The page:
By Sean Callahan – Chosatonga Wilderness Staff ’21
It started with a phone call, and ended with 102 miles on the Appalachian Trail.
Back in April, I received a call from a friend encouraging me to pursue a summer backpacking leadership position down in North Carolina. After researching and noticing the outdoor components of the Chosatonga and Kahdalea program, I applied. Director Jeffrey Trufant offered me the job and the rest was history.
Among the wild and crazy adventures I experienced this summer, leading eight highschool guys on the trail was definitely number one.
“Unless you want to kill’em, don’t start off the trip with 12 mile days, and make sure to feed them good food to get them acclimated,” said David Trufant, Jeffrey’s father and owner of Chosatonga and Kahdalea. “Otherwise, they’ll hate the trip and you’ll hate it too.”
The first day, July 18, started out smooth on — my fellow counselor, Noah Graham, and I remembered Trufant’s advice and started off hiking eight miles.
After the first eight, we pitched camp on the side of the trail. As I scouted ahead by myself for a better campsite, I thought back to a conversation with Graham about meeting crazy people on the trail. With that in mind, I thought I might be murdered in the next 10 minutes as I hiked alone. Thankfully, I’m still here to tell the tale.
Cooking on a campfire
For our first meal, we fixed bacon, cheddar cheese, and bagel sandwiches over the camp stove that night — the key to success is frying the bagels in the bacon grease.
Over the course of the trail, we made jalapeno and cheese quesadillas buttered with mayonnaise. One evening, we mixed our hot cocoa packets together with the pancake batter that resulted in a chocolate flavored flapjack. Though we lost our spatula, we instead decided to use a fork until the plastic teeth melted over the stove.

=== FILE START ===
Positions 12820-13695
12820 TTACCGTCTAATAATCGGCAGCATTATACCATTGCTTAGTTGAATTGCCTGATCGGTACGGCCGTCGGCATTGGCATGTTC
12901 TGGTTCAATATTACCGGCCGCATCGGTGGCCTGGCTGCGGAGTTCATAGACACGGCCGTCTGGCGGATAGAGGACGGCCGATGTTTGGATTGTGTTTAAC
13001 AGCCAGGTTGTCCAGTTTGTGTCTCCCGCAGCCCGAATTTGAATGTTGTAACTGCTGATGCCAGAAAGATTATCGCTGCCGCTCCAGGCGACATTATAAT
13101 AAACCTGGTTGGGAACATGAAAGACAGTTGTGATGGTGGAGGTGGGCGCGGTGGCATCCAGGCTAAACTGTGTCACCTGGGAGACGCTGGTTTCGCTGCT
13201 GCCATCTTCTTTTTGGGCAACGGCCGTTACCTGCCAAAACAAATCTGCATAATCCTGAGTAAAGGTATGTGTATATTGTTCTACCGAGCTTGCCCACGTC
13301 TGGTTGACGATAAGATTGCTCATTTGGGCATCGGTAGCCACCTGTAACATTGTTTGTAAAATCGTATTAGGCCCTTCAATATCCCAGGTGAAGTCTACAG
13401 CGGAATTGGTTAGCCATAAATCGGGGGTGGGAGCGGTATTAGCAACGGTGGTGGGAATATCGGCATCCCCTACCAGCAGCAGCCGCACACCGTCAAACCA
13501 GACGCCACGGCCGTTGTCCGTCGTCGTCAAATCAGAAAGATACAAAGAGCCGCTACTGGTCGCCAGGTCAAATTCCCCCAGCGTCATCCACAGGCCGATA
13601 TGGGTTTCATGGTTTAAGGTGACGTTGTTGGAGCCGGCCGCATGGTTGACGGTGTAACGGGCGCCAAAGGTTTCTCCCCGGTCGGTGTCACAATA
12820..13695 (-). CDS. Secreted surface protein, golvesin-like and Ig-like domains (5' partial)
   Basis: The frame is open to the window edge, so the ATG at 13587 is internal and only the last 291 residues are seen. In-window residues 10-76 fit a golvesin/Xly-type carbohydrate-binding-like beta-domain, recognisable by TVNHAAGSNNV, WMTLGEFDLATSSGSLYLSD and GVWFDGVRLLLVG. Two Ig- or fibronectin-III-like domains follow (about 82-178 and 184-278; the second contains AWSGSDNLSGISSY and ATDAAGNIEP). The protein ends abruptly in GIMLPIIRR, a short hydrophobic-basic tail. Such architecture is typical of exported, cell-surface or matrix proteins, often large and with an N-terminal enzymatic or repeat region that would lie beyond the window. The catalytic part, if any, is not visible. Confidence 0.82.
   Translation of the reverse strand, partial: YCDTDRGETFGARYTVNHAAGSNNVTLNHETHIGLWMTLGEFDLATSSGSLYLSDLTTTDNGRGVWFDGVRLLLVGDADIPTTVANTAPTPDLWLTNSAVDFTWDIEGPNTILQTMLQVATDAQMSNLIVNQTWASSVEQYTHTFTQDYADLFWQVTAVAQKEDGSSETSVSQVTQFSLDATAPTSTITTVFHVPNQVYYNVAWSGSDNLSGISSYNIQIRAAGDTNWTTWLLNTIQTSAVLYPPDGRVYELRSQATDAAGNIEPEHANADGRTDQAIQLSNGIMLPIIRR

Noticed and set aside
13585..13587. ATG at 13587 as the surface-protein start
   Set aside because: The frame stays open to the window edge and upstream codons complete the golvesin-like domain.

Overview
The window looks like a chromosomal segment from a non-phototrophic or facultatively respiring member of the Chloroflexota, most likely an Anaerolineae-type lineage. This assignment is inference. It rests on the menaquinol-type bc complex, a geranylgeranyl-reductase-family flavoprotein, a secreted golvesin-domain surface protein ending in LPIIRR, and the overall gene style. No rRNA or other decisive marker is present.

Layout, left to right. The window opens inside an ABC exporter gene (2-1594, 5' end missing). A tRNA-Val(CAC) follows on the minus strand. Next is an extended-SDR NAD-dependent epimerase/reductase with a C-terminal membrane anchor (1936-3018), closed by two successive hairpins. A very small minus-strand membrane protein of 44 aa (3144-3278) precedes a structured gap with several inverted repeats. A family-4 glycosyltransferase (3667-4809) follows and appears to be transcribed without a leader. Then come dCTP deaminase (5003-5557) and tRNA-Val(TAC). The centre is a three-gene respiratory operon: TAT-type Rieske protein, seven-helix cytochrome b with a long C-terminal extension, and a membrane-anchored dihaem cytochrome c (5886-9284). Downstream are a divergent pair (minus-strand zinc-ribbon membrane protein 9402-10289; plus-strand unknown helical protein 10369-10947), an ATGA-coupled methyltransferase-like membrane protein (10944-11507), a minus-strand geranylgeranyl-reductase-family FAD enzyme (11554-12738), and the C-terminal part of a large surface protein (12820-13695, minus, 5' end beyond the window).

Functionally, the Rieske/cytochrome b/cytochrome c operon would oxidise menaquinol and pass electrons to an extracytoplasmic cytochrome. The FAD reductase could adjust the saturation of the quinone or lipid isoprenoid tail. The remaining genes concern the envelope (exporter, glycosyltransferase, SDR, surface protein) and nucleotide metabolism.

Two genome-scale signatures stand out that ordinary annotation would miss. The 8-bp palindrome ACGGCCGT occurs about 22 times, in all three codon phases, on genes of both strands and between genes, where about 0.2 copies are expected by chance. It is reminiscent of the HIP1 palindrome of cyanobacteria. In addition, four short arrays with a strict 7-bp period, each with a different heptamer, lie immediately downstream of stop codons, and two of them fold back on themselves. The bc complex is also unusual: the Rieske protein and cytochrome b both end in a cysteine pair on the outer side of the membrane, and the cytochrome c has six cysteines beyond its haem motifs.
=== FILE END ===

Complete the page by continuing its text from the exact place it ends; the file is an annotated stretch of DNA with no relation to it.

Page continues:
A particularly memorable meal happened on the fourth day of the trip. Graham was on kitchen patrol for the night and chose to try and cook a spaghetti meal. He wanted more experience in the kitchen, he said.
It had been a 12 mile day, and after he announced dinner, we gathered around the picnic table as he dished out pasta. When one of the campers took a bite and spit it out, we knew something was wrong.
“I need water,” Graham said. “It’s overwhelmingly salty and chilly. This is so bad. It’s still in my mouth.”
Graham had thrown two packages of pasta in with three packets of tomato paste and two packets of chili seasoning. He added twice the amount of chili seasoning and tomato paste than needed for the recipe. As a result, we dubbed him, “Sir Spicy Pasta.”
Another fun meal was the time I cooked spaghetti. Earlier in the trip, we had lost our friend, “Sasquatch the can opener,” so I needed to improvise. The pasta was sealed in a freeze-dried container. I thought I would be innovative and use a dead log to crush it. I unsuccessfully only managed to create a giant dent in the can, and a major safety hazard. We resorted to a pocket knife and a rock as the hammer.
Hours of hiking
Our longest day on the trip rounded to 17 miles of brush, steep uphill, and ridge hiking. We climbed a 5000-foot mountain called Bald Mountain located along the Tennessee and North Carolina border.
Though we hiked all day, we were still ready to celebrate. At Chosatonga and Kahdalea, we traditionally celebrate Christmas in July.
Graham and I broke out in Christmas carols for most of the day on the trail. Later in the afternoon, we surprised the tired group by buying presents in the form of pop tarts, 40 cent snickers, and ramen from a local hostel.
Each evening, we slept in a shelter. I was rather wary of the shelters given that mice had broken into two of the campers’ snack bags.